The NHL season might not start on time because of a potential labor dispute, but before the league and the players’ association even sat down Friday for their first bargaining session of the summer, they confirmed the salary cap for 2012-13.
The cap, which is tied to the NHL’s projected total of $3.2 billion in revenue from the 2011-12 season, has been temporarily set at $70.2 million. Since the installation of the cap system following the 2004-05 lockout, that figure has jumped $31.2 million.
Tom Stillman has been owner of the Blues for less than two months, but he acknowledges that the astronomical increase creates issues for his club, which under previous ownership had the eighth-lowest payroll in the league ($54.9 million) last season.
"As the cap keeps going up, it makes it more difficult for a mid-market team to be competitive —that’s kind of stating the obvious," Stillman said. "You have the revenues of a minority of the markets — the larger markets that are pulling that up because their revenue bases are so large — and yet we’re all subject to that same structure. It just makes it harder for a mid-market team to compete with the Torontos and the Montreals and the Philadelphias.
"I don’t see us being a cap team any time soon, but we definitely can compete — if I thought we couldn’t put a contending team on the ice, I wouldn’t have done this."
But Sunday, the first day of NHL free agency, will bring the single strongest reminder of the separation between the large markets and the rest of the league. It’s an already thin field of blockbuster free agents this year, but if New Jersey forward Zach Parise and Nashville defenseman Ryan Suter reach unrestricted free-agent status Sunday as expected, one can see several deep-pocket franchises being among the first in line to make a face-to-face pitch for their services.
Though the Blues have prioritized a top-four defenseman as their No. 1 need and are nearly $28 million under the cap, Stillman’s belief that the team already possesses a productive roster and his goal of making the mid-market organization financially sound will curb enthusiasm for making a free-agent splash.
"It’s a team that last year put up 109 points, the second-most points in the National Hockey League," Stillman said. "It’s a team that through the season and the playoffs learned a great deal about what it takes to be a better team. I think everybody likes our position. It doesn’t mean we might not do a little ‘this or that,’ but we’ve got a strong proposition there."
Stillman said that his purchase of the Blues from previous chairman Dave Checketts allowed the new ownership group to lower the debt load "substantially." The estimated purchase price was $132 million. But the group must overcome moves made by previous ownership, including a deal with its concession caterer, Levy Restaurants. Under Checketts’ regime, ownership received the bulk of the money from its long-term deal with Levy up front.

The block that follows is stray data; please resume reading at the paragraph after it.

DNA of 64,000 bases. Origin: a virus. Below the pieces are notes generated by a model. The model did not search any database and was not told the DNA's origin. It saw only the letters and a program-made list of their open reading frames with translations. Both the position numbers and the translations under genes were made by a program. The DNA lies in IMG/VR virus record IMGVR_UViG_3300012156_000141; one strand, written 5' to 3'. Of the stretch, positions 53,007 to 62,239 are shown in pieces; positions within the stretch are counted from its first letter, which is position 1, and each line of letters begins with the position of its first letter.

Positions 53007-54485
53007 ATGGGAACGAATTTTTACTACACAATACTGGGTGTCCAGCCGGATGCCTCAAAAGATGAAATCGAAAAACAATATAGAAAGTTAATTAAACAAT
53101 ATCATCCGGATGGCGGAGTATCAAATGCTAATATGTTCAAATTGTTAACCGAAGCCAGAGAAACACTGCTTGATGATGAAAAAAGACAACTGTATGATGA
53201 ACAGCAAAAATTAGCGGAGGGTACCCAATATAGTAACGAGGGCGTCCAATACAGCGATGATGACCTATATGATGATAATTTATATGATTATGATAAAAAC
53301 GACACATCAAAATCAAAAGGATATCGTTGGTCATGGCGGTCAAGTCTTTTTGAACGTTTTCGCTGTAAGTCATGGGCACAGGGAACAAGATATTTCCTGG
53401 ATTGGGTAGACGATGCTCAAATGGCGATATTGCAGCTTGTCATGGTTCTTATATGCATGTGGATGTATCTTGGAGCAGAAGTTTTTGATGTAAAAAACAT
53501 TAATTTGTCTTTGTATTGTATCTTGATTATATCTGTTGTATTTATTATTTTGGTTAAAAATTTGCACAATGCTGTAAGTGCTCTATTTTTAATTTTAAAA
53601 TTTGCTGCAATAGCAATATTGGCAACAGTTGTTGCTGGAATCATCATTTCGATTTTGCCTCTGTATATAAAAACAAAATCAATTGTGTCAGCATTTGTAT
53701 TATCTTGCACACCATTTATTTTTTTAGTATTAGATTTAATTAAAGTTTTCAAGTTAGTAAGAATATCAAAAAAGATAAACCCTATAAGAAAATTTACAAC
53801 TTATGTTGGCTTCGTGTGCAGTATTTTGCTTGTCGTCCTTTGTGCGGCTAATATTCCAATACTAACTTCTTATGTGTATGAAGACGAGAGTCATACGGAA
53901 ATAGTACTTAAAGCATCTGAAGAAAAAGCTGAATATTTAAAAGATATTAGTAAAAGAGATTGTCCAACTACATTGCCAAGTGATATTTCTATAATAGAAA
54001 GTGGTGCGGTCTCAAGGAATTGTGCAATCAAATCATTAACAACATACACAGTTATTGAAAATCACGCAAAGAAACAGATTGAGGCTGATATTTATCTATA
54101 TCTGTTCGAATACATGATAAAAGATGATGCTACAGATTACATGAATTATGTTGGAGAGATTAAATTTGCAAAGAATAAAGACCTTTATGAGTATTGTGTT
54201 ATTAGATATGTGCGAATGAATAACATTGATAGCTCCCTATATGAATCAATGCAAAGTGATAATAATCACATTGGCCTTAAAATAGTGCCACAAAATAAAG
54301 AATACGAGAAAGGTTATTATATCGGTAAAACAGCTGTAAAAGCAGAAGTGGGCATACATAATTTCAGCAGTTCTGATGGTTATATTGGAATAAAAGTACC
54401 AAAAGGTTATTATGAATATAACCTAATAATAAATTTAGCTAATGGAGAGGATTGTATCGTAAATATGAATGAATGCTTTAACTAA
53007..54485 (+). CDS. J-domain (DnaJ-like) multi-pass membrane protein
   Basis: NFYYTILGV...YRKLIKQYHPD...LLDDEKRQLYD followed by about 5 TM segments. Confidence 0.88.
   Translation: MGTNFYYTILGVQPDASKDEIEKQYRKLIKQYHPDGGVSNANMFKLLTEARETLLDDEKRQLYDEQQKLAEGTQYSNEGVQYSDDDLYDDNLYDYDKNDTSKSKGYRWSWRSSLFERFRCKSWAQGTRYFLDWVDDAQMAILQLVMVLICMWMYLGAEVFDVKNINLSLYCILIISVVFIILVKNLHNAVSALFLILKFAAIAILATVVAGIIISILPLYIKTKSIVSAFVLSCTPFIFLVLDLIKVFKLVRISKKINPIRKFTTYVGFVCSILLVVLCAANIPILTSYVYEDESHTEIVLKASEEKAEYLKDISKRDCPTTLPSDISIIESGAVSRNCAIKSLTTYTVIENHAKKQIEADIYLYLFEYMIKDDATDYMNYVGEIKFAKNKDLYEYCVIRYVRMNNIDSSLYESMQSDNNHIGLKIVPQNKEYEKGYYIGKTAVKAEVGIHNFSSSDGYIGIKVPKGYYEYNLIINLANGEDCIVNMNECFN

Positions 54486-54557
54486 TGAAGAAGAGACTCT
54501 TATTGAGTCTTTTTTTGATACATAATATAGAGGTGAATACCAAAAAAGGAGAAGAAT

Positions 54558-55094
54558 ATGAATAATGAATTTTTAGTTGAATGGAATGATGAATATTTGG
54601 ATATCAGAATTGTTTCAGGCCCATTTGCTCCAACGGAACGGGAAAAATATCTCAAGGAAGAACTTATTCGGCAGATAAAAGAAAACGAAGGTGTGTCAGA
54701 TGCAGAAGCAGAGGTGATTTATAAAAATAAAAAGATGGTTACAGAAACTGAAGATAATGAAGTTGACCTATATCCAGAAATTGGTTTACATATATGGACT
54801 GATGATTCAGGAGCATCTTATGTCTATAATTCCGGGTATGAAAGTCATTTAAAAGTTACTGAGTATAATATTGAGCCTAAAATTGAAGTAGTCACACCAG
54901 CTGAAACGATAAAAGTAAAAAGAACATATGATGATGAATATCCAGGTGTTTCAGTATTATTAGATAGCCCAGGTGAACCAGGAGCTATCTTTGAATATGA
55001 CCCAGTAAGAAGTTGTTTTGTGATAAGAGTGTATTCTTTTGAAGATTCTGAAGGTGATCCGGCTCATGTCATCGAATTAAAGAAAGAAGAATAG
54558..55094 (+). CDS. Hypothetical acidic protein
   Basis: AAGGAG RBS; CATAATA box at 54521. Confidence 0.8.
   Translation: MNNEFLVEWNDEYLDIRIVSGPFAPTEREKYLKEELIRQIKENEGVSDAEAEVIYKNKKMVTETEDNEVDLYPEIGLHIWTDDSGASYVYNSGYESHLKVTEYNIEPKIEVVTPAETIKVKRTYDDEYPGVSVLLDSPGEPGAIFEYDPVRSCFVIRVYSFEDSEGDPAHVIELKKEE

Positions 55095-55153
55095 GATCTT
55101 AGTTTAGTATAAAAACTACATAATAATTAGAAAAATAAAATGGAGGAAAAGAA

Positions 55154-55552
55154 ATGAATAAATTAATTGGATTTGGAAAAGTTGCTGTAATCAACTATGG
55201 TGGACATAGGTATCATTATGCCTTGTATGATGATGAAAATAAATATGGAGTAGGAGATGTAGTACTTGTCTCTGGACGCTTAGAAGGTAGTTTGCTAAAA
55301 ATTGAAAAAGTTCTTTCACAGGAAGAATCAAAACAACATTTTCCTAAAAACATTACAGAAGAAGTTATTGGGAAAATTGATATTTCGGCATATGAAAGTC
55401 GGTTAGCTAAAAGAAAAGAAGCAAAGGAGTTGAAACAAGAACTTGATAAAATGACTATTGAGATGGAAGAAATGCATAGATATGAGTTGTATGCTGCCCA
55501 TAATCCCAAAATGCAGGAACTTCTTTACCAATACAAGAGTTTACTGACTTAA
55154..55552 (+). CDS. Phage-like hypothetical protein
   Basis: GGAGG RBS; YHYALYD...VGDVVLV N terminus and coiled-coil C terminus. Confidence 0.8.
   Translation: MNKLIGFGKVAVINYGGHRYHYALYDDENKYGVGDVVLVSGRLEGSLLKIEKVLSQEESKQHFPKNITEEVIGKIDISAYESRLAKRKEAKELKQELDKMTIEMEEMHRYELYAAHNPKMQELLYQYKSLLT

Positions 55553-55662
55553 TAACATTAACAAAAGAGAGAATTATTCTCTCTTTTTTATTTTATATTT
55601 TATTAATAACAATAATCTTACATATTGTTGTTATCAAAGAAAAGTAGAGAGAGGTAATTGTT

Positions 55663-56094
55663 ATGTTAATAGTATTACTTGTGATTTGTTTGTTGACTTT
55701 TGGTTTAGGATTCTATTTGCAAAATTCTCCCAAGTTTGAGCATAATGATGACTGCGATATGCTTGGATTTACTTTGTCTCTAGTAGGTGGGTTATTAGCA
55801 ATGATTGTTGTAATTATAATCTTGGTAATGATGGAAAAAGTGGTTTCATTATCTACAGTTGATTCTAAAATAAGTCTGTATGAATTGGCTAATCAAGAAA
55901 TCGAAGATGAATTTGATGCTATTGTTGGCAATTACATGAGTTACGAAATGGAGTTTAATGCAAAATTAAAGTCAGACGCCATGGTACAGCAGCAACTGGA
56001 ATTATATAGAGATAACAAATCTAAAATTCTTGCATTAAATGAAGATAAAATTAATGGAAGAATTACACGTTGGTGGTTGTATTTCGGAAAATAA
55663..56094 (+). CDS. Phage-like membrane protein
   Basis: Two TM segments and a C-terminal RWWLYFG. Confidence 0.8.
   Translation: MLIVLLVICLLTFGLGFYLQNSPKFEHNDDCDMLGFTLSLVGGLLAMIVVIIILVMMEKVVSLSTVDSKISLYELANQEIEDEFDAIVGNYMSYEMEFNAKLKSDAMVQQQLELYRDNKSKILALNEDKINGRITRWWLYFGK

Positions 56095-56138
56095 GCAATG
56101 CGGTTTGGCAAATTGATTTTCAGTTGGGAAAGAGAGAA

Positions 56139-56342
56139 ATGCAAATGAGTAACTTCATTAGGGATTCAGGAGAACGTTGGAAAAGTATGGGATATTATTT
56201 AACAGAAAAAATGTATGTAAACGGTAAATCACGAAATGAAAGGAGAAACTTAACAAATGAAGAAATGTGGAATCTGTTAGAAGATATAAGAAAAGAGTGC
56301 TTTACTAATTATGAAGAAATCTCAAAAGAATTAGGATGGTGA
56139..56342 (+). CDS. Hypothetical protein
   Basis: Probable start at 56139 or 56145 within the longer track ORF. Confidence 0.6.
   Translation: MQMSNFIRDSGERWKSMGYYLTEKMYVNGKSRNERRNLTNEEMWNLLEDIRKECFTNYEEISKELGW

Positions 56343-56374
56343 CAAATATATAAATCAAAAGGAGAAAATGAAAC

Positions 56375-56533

"The (decreasing of the debt) was the initial step," Stillman said. "The next two broad challenges are No. 1, to increase our revenue in a number of ways, and No. 2, to get control of our operating expenses. That means running the business in a more efficient, smarter way. We are working hard on doing those things. And the primary reason for doing those things is to make the franchise a much healthier financial position so that we can support a very competitive team.
"That is the aim. The aim isn’t to do all of those things so that we can start taking money out. Nobody is lining up for dividends. We’re trying to make this franchise strong and stable, so that it will be successful here in St. Louis for years to come."
Whereas some might view Stillman’s arrival as a potential infusion of new resources, others recognize his presence as stabilizing the current product, something that was nonexistent just months ago when the NHL had control of the Blues’ finances.
As Stillman said: "I think there is a feeling that ‘OK, that period of uncertainty is behind us. We have a strong 100 percent local ownership group. They’re behind us all the way. And our future is in front of us."
And it’s the team’s future on the ice especially that has the new ownership cognizant of what it spends now.
Restricted free agents T.J. Oshie and David Perron are due contract extensions this summer, and next offseason Alex Pietrangelo, Kevin Shattenkirk, Patrik Berglund and Chris Stewart will need new deals.
"That is one of the key reasons that we need to do the things on the business side that I described, so that we can keep that core together," Stillman said. "That is a very big priority. They’re strong players and they’re getting older, so they’re going to come into unrestricted free agency at some point. So, we need to be in a position to keep them.
"My responsibility is to the franchise and its health today and its stability long-term. I have to make decisions based on that. That shouldn’t be read to mean that we’re not doing anything because we’ve got to be safe. Part of those considerations are ‘What do we have to do to put a competitive, contending team on the ice?’ But I believe we have provided a budget level to the hockey guys that enables them to put a competitive, contending team on the ice. At the same time, as (Blues GM Doug Armstrong) always says, we’re always looking for ways to improve our team and we will continue to do that. But we are in a good position."